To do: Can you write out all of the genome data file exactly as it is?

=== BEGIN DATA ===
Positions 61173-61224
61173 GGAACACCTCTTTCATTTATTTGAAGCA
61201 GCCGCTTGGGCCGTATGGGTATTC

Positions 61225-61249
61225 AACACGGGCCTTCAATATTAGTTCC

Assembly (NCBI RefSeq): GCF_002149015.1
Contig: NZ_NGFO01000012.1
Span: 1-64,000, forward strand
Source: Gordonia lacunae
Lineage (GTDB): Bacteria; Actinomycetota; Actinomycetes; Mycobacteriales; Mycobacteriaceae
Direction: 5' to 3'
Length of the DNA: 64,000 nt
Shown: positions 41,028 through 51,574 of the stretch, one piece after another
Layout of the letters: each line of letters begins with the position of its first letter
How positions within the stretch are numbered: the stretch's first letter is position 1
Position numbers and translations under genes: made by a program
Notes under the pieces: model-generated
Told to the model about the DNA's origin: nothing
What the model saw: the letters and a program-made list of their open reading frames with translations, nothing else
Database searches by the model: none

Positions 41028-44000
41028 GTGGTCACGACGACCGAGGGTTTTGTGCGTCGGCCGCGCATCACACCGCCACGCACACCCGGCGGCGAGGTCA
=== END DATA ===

Positions 61173-61224
61173 GGAACACCTCTTTCATTTATTTGAAGCA
61201 GCCGCTTGGGCCGTATGGGTATTC

Positions 61225-61249
61225 AACACGGGCCTTCAATATTAGTTCC

Assembly (NCBI RefSeq): GCF_002149015.1
Contig: NZ_NGFO01000012.1
Span: 1-64,000, forward strand
Source: Gordonia lacunae
Lineage (GTDB): Bacteria; Actinomycetota; Actinomycetes; Mycobacteriales; Mycobacteriaceae
Direction: 5' to 3'
Length of the DNA: 64,000 nt
Shown: positions 41,028 through 51,574 of the stretch, one piece after another
Layout of the letters: each line of letters begins with the position of its first letter
How positions within the stretch are numbered: the stretch's first letter is position 1
Position numbers and translations under genes: made by a program
Notes under the pieces: model-generated
Told to the model about the DNA's origin: nothing
What the model saw: the letters and a program-made list of their open reading frames with translations, nothing else
Database searches by the model: none

Positions 41028-44000
41028 GTGGTCACGACGACCGAGGGTTTTGTGCGTCGGCCGCGCATCACACCGCCACGCACACCCGGCGGCGAGGTCA